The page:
Present-moment being - often referred to as “mindfulness” - or touching the present moment in an open, accepting, and nonjudgmental manner, is something I encourage in all my clients, as well as a practice I attempt to personally cultivate.
Part of what was recently driven home for me at an Acceptance and Commitment Therapy (ACT) intensive training workshop is how our use of language and stories can become problematic when it pulls us away from the ability to be mindful or to experience present moment being.
As humans we are verbal, meaning-making creatures who inherently, habitually, and automatically employ language to make sense and meaning of the world. Often, this includes using labels (“I am a therapist”) and narratives (“I am a therapist, but my prior careers were aspiring actress and casting assistant”). It also includes using the story of prior experience to extrapolate what may happen and provide context for the future (“I had three careers before the age of forty, so I imagine I will have a fourth career at some point in the future”). (For the record, that last statement isn’t true.)
Of course, the use of language, labels, and stories isn’t always a problem. As Patricia A. Bach, PhD and Daniel J. Moran, PhD point out in their book ACT in Practice: Case Conceptualization in Acceptance & Commitment Therapy, “Some very treasured moments in many people’s lives are when they are reminiscing about the past or planning for the future.”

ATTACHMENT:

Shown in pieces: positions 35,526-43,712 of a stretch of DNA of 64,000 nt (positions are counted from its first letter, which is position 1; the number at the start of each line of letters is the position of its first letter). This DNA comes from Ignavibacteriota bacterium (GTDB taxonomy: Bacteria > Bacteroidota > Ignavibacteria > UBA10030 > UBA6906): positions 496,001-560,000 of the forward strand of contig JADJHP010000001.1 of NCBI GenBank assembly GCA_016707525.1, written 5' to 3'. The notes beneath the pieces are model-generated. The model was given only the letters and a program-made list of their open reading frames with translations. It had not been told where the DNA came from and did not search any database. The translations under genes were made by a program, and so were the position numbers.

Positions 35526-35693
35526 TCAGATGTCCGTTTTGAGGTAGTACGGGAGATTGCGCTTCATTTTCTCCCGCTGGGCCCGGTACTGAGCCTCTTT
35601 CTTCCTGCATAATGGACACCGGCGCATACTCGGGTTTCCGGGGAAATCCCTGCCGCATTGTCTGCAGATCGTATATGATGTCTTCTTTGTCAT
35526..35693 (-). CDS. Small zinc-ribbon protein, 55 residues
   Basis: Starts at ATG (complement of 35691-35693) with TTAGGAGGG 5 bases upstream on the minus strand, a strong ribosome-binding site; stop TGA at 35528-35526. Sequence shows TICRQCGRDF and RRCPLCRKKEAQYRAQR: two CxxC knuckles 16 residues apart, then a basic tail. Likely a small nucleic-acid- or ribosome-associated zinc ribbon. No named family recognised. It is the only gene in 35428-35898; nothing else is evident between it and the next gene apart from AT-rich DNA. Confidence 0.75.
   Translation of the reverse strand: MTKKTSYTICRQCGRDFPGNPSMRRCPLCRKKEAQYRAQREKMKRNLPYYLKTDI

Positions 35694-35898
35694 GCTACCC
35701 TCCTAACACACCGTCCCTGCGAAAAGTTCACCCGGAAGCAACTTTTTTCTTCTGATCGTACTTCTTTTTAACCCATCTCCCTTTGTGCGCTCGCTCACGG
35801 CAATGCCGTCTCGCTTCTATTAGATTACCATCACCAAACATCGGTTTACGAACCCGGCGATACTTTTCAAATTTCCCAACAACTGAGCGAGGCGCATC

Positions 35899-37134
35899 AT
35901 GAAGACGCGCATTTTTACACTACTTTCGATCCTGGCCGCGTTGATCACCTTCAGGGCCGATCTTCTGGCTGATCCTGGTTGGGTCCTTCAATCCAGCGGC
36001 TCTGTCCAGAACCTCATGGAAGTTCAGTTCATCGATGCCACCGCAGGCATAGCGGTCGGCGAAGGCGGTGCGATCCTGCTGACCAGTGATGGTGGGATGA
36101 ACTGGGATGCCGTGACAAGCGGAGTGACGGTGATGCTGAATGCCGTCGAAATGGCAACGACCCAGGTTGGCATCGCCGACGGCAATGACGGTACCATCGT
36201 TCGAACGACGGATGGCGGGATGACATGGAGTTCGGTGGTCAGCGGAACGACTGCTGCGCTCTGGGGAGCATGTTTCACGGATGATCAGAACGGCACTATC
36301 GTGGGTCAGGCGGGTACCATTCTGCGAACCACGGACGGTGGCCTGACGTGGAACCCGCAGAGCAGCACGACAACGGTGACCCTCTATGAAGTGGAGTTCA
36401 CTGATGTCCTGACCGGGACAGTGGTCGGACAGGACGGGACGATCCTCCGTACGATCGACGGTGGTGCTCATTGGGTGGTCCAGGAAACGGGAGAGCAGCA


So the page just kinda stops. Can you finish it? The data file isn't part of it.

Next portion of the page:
It becomes problematic, however, when becoming so tied up in the language we use to make meaning of our lives and the world around us leads us to miss possibilities or prevents us from moving forward with taking action in line with our values.
For example, what if my narrative about my career as a therapist went like this: “I had three careers before the age of forty, so clearly I have a problem committing to things and shouldn’t even bother putting effort into my job since I probably won’t have it much longer?” I imagine this would not only create emotional suffering for me, but would also move me away from learning new skills and giving my work the attention it deserves. It could also take me away from sitting in integrity with my clients and from being invested and in touch with the present moment during sessions.
To get a bit more personal: recently I have realized the gift in watching my 91-year-old father move more deeply into old age and dementia. Namely, I notice that he is an embodiment of present-moment being as a result of his brain rendering him at times unable to be in contact with anything but the present moment. Sometimes it seems every couple of minutes is a brand new moment for him (which of course, it is for all of us, but most of us certainly don’t live that way). Often, he asks the same question repeatedly in a short span of time and seems to hear the same answer as though he had never heard it before.
And because he can’t track thoughts or conversations (language or stories) for very long, there is little to no attachment to the content of what is being discussed or considered. And because there is little to no attachment, there is no judgment. I suspect that without this attachment or judgment, there is very little emotional pain. At least that’s how it seems. After 91 years of days, labels, and memories, his thoughts truly appear to be like the old mindfulness metaphor: leaves on a stream just floating by, coming and going with ease. What a difference between this experience and the experience I would have were I to believe the stories about myself as a career-commitment-phobe.
As I lie wide awake in the pre-dawn morning, telling myself familiar narratives and making predictions about the pain of loss (“I will never get over my father’s death for as long as I live”), I realize that his way of being is yet another lesson my father is teaching me, not only about how to approach death but also how best to go on being alive.